There are two main types of connections in TV cabling(by cabling I mean in the wall or ceiling, etc). These are the saddle and clamp connection and the F Connector. However there are several different types of common F connectors as well. In this article I’l explain them.
Saddle and Clamp Connections
Saddle and Clamp is the old way that coaxial cables for connected to sockets and splitters. A saddle and clamp connection consists of a screw clamp that fastens onto the centre of the coax cable and a semicircle saddle that fastens to the shield of the coax cable. A coax cable is stripped back, then inserted through the saddle into the clamp and the screws are then all tightened to secure the cable.
Saddle and clamp connections are unshielded, that is they have not protection against electrical noise. This an other factors make saddle and clamp connectors very lossy. They are also quite susceptible to corrosion in moist environments. Surprisingly however they are still available for purchase and are commonly used by many electricians. I would not recommend using saddle and clamp connectors and where possible would recommend replacing them.
Twist-on F Connectors
F Connectors are the current standard of coaxial cable connections for TV, however there are several types of F Connectors. Af F Connector consists of a circular barrel on the outside, a second barrel on the inside that connects with the coax shield, and an empty space in the middle through which the central conductor pokes out. The coax cable is stripped back as in the saddle and clamp connections, leaving about 10mm of core and 10mm of shield exposed. The first type of F Connector I’ll discuss are “twist-on” F connectors. These as the name implies can be simply twisted onto the end of a coaxial cable so they don’t require special tools.
This also makes them less reliable than other types of F Connectors as the connector can simply work itself loose off the end of the cable. Because the connection to the shield isn’t as good as with other types as well the connection is more lossy than the other types. That said they’re still better than saddle and clamp as far as loss goes.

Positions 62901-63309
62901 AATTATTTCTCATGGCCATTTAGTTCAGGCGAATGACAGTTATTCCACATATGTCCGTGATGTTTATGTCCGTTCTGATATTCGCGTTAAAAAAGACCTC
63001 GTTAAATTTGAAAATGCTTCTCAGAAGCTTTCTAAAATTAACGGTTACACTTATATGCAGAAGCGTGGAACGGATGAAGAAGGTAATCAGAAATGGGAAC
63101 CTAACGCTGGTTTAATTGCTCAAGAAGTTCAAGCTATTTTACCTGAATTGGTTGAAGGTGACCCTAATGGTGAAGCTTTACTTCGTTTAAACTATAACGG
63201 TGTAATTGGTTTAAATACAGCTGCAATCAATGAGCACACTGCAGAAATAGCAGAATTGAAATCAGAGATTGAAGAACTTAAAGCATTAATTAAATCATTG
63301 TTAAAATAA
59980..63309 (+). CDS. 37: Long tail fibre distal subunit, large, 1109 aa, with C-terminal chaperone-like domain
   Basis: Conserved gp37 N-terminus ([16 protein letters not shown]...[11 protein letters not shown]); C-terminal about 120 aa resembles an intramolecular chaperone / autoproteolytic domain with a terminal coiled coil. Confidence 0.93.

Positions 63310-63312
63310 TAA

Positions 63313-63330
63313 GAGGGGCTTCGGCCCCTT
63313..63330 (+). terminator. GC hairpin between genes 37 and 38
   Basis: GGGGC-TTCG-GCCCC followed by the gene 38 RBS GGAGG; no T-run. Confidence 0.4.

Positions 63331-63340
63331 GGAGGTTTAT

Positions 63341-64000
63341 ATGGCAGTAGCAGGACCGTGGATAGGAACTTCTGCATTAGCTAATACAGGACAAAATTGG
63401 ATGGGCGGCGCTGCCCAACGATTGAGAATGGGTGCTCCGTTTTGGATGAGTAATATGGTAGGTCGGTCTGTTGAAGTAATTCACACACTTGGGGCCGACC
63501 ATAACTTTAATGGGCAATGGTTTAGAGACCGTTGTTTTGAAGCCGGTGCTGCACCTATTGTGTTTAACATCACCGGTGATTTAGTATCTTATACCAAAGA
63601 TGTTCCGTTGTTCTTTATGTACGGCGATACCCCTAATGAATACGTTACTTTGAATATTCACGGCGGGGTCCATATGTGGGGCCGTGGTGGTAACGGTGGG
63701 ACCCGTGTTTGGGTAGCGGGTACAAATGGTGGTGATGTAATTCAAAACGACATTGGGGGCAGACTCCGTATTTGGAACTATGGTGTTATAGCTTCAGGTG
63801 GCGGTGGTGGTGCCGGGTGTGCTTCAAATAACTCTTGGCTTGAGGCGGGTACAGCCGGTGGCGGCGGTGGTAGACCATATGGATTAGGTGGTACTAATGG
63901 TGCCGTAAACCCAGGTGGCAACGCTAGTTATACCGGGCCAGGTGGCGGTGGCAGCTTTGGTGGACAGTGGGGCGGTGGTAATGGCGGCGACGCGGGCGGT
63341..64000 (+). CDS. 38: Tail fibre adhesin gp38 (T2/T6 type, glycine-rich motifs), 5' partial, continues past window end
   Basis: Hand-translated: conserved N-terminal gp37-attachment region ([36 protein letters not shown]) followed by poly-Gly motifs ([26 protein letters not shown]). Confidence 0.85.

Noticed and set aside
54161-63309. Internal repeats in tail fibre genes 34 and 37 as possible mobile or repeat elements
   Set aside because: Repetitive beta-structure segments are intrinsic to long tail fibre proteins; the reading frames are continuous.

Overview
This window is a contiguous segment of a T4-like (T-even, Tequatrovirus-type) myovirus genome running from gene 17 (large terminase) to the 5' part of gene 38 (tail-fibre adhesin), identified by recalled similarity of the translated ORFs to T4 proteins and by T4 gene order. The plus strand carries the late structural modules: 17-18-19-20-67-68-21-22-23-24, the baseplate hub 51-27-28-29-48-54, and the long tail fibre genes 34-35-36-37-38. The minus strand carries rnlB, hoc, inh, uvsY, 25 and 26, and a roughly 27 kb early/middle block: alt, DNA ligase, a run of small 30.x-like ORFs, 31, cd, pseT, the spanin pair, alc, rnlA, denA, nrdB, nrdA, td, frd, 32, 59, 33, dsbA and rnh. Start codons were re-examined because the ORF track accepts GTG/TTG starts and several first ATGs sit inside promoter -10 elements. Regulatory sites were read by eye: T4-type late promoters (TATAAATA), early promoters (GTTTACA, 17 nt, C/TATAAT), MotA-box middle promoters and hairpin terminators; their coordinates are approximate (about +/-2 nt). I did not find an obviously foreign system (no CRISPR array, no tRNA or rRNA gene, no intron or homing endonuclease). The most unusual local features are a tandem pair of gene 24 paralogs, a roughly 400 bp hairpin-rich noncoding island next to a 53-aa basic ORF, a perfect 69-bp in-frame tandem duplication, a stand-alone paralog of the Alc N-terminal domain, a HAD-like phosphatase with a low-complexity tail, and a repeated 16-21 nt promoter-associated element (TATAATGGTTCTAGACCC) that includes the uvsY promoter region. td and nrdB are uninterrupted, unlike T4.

Crimp F Connectors
Crimp F Connectors differ from the Twist-on variety in that they do require a special tool that crimps the connector onto the cable. The cable is stripped back in the same way as usual, and the connector looks similar, but after insertion you crimp it with a special pair of pliers known as a crimping tool. This flattens the barrel of the connector into a hexagonal shape which grips onto the sheaf of the cable and firms the connection between the barrel and the shield.
The benefit of this is that the connection is far more mechanically sound, they don’t come off easily. Because of the better shield to barrel connection, the connection is far better than a twist-on so there is less loss. Crimp F connectors don’t measure up to compression connectors though because they do distort the structure of the cable which introduces a small amount of loss.
Compression F Connectors
Compression F Connectors are the current best standard of coaxial cable connection for TV. Crimping introduces a small amount of loss because it distorts the cable a bit. Compression gets around this by not affecting the cable shape at all. A special tool internally compresses the connection onto the cable. This achieves a secure connection but with very little loss. For this reason they’re the best to use.
Compression F Connectors are available in a silver and gold version. The gold version does have very slightly better specs but the different is so negligible as to be not really worth it except in the worst signal situations.
RG6 or RG59
F Connectors of all types come in versions for RG59 and RG6 coax cable. So be sure when buying F connectors you get the right type for the cable you’re using. Fortunately the tools are compatible with both.